Little Fires Everywhere
By: Celeste Ng
Format/Source: Paperback; my purchase
Everyone in Shaker Heights was talking about it that summer: how Isabelle, the last of the Richardson children, had finally gone around the bend and burned the house down.
In Shaker Heights, a placid, progressive suburb of Cleveland, everything is meticulously planned – from the layout of the winding roads, to the colours of the houses, to the successful lives its residents will go on to lead. And no one embodies this spirit more than Elena Richardson, whose guiding principle is playing by the rules.
Enter Mia Warren – an enigmatic artist and single mother – who arrives in this idyllic bubble with her teenage daughter Pearl, and rents a house from the Richardsons. Soon Mia and Pearl become more than just tenants: all four Richardson children are drawn to the alluring mother-daughter pair. But Mia carries with her a mysterious past, and a disregard for the rules that threatens to upend this carefully ordered community.
When the Richardsons’ friends attempt to adopt a Chinese-American baby, a custody battle erupts that dramatically divides the town and puts Mia and Mrs. Richardson on opposing sides. Suspicious of Mia and her motives, Mrs. Richardson becomes determined to uncover the secrets in Mia’s past. But her obsession will come at unexpected and devastating costs to her own family – and Mia’s.
Little Fires Everywhere explores the weight of long-held secrets and the ferocious pull of motherhood-and the danger of believing that planning and following the rules can avert disaster, or heartbreak.
Been seeing this book everywhere (pun intended?) for the past year or so, and with the miniseries having been released this year I figured it was time to check it out and read what it’s all about 🙂
I guess it’s a trick to say it’s a slim book considering it’s like 300+ pages and there’s a lot happening between the pages. Perhaps a bit too much:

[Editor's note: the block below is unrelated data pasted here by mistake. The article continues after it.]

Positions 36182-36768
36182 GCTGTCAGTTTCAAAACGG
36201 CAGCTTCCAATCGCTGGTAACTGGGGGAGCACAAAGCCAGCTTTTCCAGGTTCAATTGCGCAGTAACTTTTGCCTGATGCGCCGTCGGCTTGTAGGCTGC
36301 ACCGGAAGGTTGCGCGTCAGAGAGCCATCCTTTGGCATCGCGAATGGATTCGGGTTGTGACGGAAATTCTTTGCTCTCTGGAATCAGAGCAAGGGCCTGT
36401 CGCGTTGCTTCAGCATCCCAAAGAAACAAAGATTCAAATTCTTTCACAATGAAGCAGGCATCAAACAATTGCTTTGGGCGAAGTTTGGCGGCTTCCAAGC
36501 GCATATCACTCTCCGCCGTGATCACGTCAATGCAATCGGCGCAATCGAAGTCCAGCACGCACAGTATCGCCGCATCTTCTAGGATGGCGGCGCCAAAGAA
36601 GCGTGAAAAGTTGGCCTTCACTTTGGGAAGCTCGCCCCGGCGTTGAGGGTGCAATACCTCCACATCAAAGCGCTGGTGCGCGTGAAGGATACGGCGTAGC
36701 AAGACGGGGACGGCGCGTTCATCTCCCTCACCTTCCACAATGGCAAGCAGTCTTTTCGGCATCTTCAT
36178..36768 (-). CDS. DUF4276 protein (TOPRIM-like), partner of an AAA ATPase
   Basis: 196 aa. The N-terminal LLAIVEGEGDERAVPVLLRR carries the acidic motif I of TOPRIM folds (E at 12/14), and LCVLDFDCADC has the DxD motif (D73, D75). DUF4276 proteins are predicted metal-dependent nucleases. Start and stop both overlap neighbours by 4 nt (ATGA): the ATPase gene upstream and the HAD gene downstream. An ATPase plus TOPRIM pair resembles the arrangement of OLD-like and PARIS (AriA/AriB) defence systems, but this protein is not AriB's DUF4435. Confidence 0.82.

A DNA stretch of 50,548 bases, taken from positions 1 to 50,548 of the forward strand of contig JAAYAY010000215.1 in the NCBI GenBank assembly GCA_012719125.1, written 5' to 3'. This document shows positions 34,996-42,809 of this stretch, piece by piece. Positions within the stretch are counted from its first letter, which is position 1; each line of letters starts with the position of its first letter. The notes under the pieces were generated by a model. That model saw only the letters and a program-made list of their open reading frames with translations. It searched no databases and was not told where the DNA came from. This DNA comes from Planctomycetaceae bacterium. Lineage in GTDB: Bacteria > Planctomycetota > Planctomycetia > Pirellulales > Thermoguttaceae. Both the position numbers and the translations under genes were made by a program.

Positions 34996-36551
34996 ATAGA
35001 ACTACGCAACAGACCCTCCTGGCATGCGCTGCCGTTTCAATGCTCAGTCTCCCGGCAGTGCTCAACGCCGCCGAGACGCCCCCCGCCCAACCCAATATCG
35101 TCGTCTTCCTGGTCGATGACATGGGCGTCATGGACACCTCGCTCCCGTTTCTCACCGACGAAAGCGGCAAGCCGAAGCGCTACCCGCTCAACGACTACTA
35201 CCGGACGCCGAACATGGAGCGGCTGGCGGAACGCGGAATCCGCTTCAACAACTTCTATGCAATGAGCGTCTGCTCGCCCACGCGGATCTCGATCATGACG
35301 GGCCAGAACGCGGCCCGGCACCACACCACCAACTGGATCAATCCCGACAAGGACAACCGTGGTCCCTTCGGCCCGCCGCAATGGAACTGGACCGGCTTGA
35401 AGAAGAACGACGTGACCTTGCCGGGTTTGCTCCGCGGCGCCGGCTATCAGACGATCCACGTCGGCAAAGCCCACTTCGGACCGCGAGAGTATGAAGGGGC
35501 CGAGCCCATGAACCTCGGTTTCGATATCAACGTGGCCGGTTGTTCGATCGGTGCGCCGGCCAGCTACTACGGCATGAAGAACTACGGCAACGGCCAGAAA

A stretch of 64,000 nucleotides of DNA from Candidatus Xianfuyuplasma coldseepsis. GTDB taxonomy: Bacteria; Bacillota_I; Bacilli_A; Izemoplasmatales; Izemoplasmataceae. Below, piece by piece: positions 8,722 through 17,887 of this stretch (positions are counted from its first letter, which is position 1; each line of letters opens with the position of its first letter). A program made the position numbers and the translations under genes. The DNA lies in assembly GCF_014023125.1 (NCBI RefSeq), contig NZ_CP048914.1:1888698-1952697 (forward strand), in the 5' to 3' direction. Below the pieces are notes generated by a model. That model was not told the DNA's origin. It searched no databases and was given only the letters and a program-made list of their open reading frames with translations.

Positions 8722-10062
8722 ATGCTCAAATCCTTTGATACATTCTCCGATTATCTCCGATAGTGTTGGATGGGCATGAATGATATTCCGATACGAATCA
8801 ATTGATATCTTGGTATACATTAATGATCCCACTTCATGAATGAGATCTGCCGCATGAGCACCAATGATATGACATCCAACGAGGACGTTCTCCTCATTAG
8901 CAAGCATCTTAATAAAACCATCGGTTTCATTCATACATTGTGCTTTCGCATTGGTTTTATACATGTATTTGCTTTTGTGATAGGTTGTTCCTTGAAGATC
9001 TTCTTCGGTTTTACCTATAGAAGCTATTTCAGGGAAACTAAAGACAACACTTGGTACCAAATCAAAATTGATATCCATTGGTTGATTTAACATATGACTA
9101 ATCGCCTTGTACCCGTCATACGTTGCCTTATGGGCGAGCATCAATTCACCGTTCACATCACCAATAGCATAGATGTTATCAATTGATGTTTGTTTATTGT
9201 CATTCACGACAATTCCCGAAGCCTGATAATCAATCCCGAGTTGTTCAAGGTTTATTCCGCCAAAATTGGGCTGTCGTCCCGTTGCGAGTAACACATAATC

- a coming of age story
- women’s issues–questions of abortion, barrenness, career, family, friendships
- race–of culture, of adopting a baby not of your race
- motherhood in its different forms–as a single mother, a career mother, an adoptive mother
- the secrets we keep from each other
Sometimes I forgot about the more grandiose picture of themes running through the story because of what’s happening with all of the characters. In starting this book I understood this book tackled issues of class and race but it was honestly hard to appreciate those themes, hard for it to truly resonate, as you’re caught up in the individual stories of both the adults and the teenagers. Which I guess isn’t a bad thing, except I found myself stopping whilst reading and recalling where were these larger themes supposed to come into play.
And honestly I found Izzy annoying. Was I suppose to applaud her outsider-ness, her refusal to conform?
Overall Little Fires Everywhere was an interesting read. However I personally preferred Everything I Never Told You ( review) which I found more evocative and contained. This book had a lot going on, which is a good and bad thing–felt the personal drama of the characters were far more prominent than the friends’ attempt to adopt a Chinese-American baby. Nonetheless it was an interesting read. Might check out the miniseries sometime.